Is this the future of America’s national forests, or will Congress wake up before it is too late?
In a notice scheduled for publication in the Federal Register May 23, the Environmental Protection Agency (EPA) will announce its intention to revise its regulations to clarify that National Pollutant Discharge Elimination System (NPDES) permits are not required for logging roads. EPA proposes to revise its Phase I stormwater regulations to state that discharges from logging roads are not "stormwater discharges associated with industrial activity," a key finding in the Ninth Circuit Court of Appeals opinion in NEDC v. Brown. (See AFRC's website for a full history of the case.)
In the same notice, EPA invites public comment on the water quality impacts from forest road discharges, saying "EPA intends to study the water quality impacts of forest roads and existing federal, state, tribal, and voluntary programs designed to address them to determine if additional Agency action is necessary." Essentially, there will be three opportunities for public comment. Comments will be due 30 days following the date of the Federal Register notice (approximately June 22) on the "notice of intent." There will be another comment period once a proposed regulation is issued. Finally, EPA will hold "listening sessions" this summer.
Under the approach proposed by EPA, the federal agency would have substantially increased oversight of federal, state and tribal level best management practices (BMPs) and forest practices rules than was the case under the "silvicultural exemption" to the nonpoint source rules, a system that worked well for over 35 years prior to being overturned by the Ninth Circuit.
The timing on EPA's notice is presumed to coincide with the May 25 deadline for the Solicitor General to submit his views to the Supreme Court on whether it should grant certiorari on NEDC v. Brown and to permit him to recommend against review by the Court because the Administration is acting to resolve the issue via rulemaking. It will also make it more difficult for Congressional proponents of maintaining the silvicultural exemption to obtain passage of the Silvicultural Regulatory Consistency Act.
AFRC is not optimistic that EPA's proposed solution to the issue will satisfy environmental opponents of logging. Unless Congress acts to codify the silvicultural exemption, we anticipate future litigation under the citizen's suit provision of the Clean Water Act leading to gridlock, particularly on federal forest lands. /Ann Forest Burns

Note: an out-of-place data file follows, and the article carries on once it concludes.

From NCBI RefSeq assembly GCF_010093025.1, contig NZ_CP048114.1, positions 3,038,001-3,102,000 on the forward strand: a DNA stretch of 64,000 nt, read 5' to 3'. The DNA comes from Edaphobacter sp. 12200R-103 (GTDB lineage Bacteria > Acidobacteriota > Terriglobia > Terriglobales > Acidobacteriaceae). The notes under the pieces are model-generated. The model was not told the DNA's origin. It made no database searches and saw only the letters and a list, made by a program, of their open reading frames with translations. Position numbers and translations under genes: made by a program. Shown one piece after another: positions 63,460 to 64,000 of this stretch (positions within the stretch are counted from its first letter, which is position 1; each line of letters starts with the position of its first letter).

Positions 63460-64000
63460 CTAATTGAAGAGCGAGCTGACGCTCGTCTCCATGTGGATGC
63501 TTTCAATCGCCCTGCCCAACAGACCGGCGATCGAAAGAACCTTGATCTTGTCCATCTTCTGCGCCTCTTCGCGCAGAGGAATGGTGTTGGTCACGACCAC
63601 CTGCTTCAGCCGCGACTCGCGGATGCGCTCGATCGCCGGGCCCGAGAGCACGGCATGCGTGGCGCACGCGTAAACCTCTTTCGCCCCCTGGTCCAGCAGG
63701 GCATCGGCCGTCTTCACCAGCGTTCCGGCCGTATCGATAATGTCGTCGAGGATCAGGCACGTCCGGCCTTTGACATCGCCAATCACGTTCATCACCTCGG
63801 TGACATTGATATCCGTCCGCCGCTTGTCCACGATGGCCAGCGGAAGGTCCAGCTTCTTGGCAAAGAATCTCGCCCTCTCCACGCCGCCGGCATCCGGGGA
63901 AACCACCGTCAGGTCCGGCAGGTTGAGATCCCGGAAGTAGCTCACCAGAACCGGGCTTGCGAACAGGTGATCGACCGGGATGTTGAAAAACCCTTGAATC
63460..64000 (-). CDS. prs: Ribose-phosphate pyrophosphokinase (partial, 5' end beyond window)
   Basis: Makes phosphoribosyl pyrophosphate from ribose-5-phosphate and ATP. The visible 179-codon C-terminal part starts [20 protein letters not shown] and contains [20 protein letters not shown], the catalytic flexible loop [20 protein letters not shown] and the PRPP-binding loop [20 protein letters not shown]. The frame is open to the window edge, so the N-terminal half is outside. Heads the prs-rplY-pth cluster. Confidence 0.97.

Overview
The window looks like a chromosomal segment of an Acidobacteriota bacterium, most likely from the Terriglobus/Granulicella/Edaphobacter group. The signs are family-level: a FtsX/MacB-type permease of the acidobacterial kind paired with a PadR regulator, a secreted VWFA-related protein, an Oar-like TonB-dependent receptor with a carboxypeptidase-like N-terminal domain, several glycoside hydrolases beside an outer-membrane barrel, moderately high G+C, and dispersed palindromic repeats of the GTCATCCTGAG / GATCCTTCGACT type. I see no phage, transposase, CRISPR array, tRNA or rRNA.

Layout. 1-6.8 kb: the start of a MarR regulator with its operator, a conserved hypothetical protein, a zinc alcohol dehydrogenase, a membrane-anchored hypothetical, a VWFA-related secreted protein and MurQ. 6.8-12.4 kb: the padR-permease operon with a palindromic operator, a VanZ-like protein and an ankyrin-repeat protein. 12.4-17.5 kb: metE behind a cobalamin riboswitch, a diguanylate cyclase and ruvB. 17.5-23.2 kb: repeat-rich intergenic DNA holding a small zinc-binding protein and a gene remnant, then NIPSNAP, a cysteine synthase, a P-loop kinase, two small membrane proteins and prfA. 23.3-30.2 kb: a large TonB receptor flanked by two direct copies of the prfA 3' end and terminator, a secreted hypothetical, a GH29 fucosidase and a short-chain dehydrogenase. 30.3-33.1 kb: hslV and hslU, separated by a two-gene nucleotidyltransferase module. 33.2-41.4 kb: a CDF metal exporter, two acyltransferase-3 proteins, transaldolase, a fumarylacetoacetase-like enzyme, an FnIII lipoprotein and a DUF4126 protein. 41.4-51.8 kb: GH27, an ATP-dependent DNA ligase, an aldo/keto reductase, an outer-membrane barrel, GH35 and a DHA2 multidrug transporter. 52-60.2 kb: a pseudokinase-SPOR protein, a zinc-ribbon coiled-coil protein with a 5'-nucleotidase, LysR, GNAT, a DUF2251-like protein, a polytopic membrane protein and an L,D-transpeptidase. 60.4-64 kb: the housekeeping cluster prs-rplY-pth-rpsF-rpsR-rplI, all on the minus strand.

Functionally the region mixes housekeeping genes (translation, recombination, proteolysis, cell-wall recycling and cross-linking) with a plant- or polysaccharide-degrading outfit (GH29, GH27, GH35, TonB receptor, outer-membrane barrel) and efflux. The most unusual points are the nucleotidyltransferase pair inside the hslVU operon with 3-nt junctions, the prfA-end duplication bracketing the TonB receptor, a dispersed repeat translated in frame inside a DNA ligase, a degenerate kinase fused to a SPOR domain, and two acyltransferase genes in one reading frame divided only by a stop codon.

On May 21, the Subcommittee on National Parks, Forests and Public Lands held an oversight field hearing in Longview, Washington entitled "Failed Federal Forest Policies: Endangering Jobs, Forests and Species." Natural Resources Committee Chairman Doc Hastings (R-WA) chaired the hearing. Representative Jaime Herrera Beutler (R-WA), whose district includes Longview, joined him. The hearing examined the impact and efficacy of the Northwest Forest Plan (NWFP) and Endangered Species Act (ESA) on local economies, forest health and the survival of the Northern Spotted Owl.
In his introduction, Chairman Hastings noted that under the NWFP, which has been in effect for 20 years, the health of the forests and the economic health of the communities have suffered, mills and jobs have been lost, and the spotted owl is experiencing drastic declines. He noted that the State of Washington trust forest lands produce seven times the revenue on one-quarter of the acreage of Forest Service lands in the state. He termed the draft Northern Spotted Owl Critical Habitat Designation (See, AFRC Newsletter March 23, 2012) a land grab based on faulty information from the 1990's that ignores economic impacts and the effects of the barred owl.
Representative Herrera Beutler noted that we have known for a long time the NWFP is not fulfilling its objectives. She lamented current flawed federal forest management policies and criticized the U.S. Fish and Wildlife Service's (FWS') concentration on a single species at the expense of others.
The Subcommittee heard from nine invited witnesses. Hastings noted that additional testimony can be submitted anytime before June 1.